In conclusion, Irish Republican flags are colourful and steeped in history and tradition.Unlike the serial be-decking of Unionist areas, many people have given their lives for right to display Republican emblems. As stated earlier, in times past at least, many people were reluctant to commemorate the likes of the Easter Rising by flying flags from their homes, as it potentially marked their homes out for raids by the RUC and British army. In many cases the displaying of Republican flags by residents were used by the state-sponsored death squads of the Loyalist paramilitaries to target ordinary civilians for murder. Many Irish Republican parties and groups have their own specially designed flags which are often seen at protests and demos.
Irrespective of what flag one chooses to fly and align oneself to, it is a small gesture to commemorate the heroism of the Revolutionaries who against overwhelming odds took up arms in open revolt against the British imperialist presence in Ireland during Easter 1916 in Dublin and those who selflessly laid their lives down in later periods of the national liberation struggle. 99 years later their objectives have still to be fully realised, with British imperialism still undemocratically claiming possession of the six northern counties. However, any examination of the cyclic nature of the Irish dialectic will still concur with Irish Marxist theoretician and Irish Republican Socialist leader of the 1916 Easter Rising, James Connolly, in his speech to the Court Martial that sentenced him to death following the Rising, when he proclaimed:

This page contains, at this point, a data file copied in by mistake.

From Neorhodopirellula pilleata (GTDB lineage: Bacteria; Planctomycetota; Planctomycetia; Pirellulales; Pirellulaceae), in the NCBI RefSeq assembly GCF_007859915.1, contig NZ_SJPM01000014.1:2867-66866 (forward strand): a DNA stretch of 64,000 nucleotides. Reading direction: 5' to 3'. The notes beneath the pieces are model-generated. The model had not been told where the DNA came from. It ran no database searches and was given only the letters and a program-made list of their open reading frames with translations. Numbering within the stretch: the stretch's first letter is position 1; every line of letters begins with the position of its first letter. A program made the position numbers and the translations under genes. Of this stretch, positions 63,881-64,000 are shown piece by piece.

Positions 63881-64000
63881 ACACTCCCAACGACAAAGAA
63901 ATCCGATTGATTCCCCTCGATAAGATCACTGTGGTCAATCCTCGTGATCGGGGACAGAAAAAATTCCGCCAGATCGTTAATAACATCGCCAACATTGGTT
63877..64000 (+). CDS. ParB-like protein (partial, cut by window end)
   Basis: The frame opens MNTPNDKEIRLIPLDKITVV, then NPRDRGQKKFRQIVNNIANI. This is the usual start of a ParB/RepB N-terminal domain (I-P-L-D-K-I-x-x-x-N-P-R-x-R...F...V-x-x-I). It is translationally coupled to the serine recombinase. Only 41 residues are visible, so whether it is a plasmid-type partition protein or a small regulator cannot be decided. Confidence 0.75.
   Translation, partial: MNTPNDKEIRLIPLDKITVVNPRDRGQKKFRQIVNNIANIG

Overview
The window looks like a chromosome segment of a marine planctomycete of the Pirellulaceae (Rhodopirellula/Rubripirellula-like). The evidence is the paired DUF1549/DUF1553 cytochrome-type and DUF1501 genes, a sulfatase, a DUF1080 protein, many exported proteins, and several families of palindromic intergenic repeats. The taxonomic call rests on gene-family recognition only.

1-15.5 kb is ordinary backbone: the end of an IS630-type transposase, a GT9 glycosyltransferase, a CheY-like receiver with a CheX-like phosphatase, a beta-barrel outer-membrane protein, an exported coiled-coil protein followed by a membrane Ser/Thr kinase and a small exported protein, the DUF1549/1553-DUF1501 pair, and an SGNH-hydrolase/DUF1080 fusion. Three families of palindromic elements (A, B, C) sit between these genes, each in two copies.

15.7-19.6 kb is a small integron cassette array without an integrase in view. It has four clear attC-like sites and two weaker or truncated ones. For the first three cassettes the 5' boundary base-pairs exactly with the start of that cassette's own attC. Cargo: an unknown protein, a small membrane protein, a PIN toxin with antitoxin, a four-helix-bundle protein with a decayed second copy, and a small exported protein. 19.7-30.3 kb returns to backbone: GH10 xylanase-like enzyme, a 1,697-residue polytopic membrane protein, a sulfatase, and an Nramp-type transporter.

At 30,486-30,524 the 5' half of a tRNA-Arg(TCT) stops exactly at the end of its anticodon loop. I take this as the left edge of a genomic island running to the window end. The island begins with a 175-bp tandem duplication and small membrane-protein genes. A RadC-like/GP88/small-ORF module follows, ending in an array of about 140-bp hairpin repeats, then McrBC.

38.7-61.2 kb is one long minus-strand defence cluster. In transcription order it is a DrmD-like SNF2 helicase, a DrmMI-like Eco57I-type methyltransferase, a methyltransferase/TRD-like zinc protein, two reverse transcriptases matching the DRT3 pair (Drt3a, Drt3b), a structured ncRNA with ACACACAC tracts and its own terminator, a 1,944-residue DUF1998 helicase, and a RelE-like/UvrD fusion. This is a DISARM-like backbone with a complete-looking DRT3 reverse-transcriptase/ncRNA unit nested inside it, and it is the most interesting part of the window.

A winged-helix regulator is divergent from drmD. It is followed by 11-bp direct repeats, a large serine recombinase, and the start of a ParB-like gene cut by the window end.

“Capitalism combines formal equality with economic and, consequently, social inequality. This is one of the principal distinguishing features of capitalism, one that is mendaciously screened by the supporters of the bourgeoisie, the liberals, and that is not understood by the petty-bourgeois democrats. Out of this distinguishing feature of capitalism, by the way, the necessity arises, while fighting resolutely for economic equality, openly to recognise capitalist inequality and, under certain conditions, even to include this open recognition of inequality as a basis for the proletarian state organisation (the Soviet Constitution).